And this begins my disagreement with the death verdict. I am not going to lie: I oppose capital punishment. And I will go into all that in a moment. But one of the chief reasons I oppose it in this case is that I believe it is far too easy for us, the sane people who don't kill other people with homemade bombs, to believe that this is "what he deserves." The fact is that the Tsarnaev brothers were clearly willing to die for their unjust cause. They did not want to be taken in alive, and it probably frustrated the younger brother that he didn't die from his bullet wounds. As such, giving him a death sentence, in my opinion, has just given him what he wanted: a chance to be a martyr in his cause for anti-American Islam-gone-bad. He will be allowed to have his beliefs confirmed that the "Great Satan" is killing him as it has killed so many of his brethern. This was the motivation for the bombing in the first place. Why, then, would we want to fulfill that thought? Would it not be more "what he deserves" if he is forced to sit in a 6x9 cell in Terre Haute, Indiana, contemplating his failed mission for the rest of his life?

In my online back and forth with friends of a friend on Facebook (aside: this is never a good idea to get into one of these, but I just couldn't help myself), I was struck with the fact that a person would think that my position, life in prison with no possibility of parole, would be considered "coddling" the murderer. Others on the thread were putting out the usual misrepresentations of prisons being like a stay at the Ritz Carlton, or maybe even a Motel 6. These are people who have never seen the inside of a prison and have no idea what the conditions are really like. Prison is no picnic. I don't know about the rest of the country, but air-conditioning? No, there is no AC. The state legislature in Florida made sure of that a long time ago. And in Florida, that is brutal. In prison, you have no freedom. None. You are always being told what to do and when to do it. And you are surrounded by sociopaths. If you are someone who has done harm to a child, you are considered vile even among sociopaths, and given that there was an 8-year-old boy among the dead in Boston, you can bet that Tsarnaev will be a target.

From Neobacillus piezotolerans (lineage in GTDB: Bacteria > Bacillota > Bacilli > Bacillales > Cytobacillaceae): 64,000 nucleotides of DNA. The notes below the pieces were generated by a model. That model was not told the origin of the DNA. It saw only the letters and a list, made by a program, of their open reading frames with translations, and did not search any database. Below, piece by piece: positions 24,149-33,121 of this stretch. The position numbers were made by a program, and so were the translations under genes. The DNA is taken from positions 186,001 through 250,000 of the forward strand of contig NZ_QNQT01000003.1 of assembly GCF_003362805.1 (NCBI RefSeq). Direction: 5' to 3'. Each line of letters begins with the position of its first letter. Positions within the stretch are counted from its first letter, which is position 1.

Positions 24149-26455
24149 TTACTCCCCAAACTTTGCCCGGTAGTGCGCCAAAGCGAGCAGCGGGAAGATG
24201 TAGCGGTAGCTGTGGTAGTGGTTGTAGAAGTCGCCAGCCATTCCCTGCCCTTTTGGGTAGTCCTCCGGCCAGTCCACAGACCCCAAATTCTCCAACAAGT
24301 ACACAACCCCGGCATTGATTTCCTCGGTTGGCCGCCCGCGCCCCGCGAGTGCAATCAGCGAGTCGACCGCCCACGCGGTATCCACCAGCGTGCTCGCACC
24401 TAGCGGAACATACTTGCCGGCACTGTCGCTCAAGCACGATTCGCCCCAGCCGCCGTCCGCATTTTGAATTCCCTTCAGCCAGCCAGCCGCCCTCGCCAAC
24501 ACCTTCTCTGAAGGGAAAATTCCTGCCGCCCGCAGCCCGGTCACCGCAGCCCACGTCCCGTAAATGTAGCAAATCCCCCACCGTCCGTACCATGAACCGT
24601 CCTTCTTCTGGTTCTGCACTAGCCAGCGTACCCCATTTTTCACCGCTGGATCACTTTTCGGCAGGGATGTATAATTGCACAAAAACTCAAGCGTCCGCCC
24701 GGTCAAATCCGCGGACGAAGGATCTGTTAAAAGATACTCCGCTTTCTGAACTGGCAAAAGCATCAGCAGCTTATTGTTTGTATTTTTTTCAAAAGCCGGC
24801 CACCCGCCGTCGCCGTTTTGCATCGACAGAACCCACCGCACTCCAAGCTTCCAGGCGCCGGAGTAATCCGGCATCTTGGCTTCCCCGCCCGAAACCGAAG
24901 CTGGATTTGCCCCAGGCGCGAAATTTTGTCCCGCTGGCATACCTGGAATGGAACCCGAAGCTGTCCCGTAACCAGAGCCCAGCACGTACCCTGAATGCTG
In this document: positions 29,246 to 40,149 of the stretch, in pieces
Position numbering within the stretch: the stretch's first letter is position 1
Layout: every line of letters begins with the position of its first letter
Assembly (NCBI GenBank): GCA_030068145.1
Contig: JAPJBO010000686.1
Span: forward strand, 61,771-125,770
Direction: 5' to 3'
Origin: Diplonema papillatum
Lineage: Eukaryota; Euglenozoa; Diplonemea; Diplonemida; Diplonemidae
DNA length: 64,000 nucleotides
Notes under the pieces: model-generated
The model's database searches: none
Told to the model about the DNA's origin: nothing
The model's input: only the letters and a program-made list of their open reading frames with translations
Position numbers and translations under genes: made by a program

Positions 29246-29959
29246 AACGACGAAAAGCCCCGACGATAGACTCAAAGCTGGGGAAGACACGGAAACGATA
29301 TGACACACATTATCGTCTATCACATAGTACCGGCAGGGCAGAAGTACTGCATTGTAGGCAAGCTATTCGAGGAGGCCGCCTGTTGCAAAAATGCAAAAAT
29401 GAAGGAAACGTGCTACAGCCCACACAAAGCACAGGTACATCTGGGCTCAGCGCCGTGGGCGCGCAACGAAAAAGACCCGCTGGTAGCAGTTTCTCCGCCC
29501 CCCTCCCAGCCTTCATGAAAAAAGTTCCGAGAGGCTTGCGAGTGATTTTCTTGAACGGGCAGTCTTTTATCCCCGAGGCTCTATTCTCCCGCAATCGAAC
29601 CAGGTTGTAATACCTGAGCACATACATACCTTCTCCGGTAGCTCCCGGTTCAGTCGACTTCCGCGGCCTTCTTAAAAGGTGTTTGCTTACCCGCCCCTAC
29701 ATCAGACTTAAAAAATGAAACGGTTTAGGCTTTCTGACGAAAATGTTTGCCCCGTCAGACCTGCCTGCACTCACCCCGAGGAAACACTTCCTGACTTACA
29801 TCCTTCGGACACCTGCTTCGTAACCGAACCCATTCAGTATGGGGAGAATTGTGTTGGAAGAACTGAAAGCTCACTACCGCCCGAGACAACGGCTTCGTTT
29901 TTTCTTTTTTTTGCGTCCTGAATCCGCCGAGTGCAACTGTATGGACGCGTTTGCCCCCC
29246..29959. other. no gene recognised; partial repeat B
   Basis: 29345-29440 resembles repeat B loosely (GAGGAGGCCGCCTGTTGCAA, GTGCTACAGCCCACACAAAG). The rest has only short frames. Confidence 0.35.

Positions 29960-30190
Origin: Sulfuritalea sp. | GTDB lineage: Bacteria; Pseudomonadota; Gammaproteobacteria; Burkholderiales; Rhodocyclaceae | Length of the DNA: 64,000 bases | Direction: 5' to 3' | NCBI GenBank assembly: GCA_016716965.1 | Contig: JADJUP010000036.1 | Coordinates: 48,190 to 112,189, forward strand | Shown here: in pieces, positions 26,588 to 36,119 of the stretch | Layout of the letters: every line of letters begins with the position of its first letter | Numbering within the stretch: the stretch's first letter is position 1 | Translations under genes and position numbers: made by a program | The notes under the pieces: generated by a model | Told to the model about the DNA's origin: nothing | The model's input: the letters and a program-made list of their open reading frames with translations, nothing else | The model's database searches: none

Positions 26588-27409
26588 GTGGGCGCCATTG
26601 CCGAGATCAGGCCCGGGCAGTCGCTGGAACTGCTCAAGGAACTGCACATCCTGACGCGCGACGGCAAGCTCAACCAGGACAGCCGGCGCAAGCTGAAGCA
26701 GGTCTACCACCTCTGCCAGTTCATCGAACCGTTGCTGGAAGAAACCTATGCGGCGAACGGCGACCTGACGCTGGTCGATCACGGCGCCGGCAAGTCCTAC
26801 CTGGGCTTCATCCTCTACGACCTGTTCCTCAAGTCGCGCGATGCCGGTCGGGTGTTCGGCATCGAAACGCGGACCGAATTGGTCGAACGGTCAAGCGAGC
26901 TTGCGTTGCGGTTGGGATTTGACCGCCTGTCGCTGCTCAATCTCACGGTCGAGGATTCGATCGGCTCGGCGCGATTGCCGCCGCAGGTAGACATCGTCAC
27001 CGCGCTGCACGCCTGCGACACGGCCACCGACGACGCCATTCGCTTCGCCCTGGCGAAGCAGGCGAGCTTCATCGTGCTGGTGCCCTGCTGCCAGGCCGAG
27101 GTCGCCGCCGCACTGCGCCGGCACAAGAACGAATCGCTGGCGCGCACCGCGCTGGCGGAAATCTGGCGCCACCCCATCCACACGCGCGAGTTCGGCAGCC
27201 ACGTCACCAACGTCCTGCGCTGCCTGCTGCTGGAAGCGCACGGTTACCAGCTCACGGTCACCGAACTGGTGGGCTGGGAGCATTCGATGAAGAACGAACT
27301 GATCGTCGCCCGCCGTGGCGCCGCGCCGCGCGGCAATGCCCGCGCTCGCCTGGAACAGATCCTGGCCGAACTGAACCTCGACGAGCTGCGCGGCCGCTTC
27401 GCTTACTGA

Will he be living in prison at "taxpayers expense"? Why, yes, he will. And the post-convinction appeals process will also be at taxpayers expense, and it is very costly as the laws continuously shift like large glaciers. The road to an execution is not cheap, and in the end, comes pretty close to being the same price as if we had locked up the inmate and thrown away the key. His three meals a day, again, are not going to be an All You Can Eat buffet, or sushi or whatever. It will be kind of like gruel. Yuck.

What about the victims and their families? Why don't I care about them? That is probably the most insulting thing to say not just to me, but about them. We have fed the public a lie that the death penalty will be bring about closure. It may do that for some, but only once the execution happens, and it won't happen for several years. So, instead, we make the families relive the horror as the appeals process goes on and on. Some, like a declared candidate for president from a large Southern state, have attempted as Governor to "speed up" that process. But frankly, that's not an answer, especially in a civilized society where we shouldn't be rushing to kill people before every assurance is there that this is the right thing to do. Now, in the Tsarnaev case where his guilt was never in doubt, he may reach his execution date faster. But once he's dead, will this do anything to bring the other innocent dead back to life? No. Will it regenerate limbs on the maimed? No. Will it make him a martyr to madness? Yes. The families deserved immediate closure, and a life sentence without the possibility of parole would have given them that closure. He would be gone, dead to society if not actually dead. Now they'll have to wait. It is interesting to note that the family of the youngest victim, Martin Richard, asked that the prosecution not seek the death penalty. News outlets didn't seem to seek them out on the day of the verdict, but were certain to find those who were pleased with this "eye for an eye" approach.

But this is the jury's verdict and we have to respect that. Well, this is America, and I am free to disagree with the outcome of a jury verdict in the same way that I disagreed with the George Zimmerman case and the O.J. Simpson case. Besides, juries are "death qualified," meaning that when they are assembled, the prosecution has been very careful to find people they believe will return a death sentence. And even though the majority of people in Massachusetts are anti-death penalty, there are still many who have no problem killing a person if they are no longer a person, but a monster.

I am sorry for the victims of this senseless and horrible tragedy. I only wish that the sentencing would have put a real period to this whole mess. Sadly, I don't think it has. And true justice has to wait.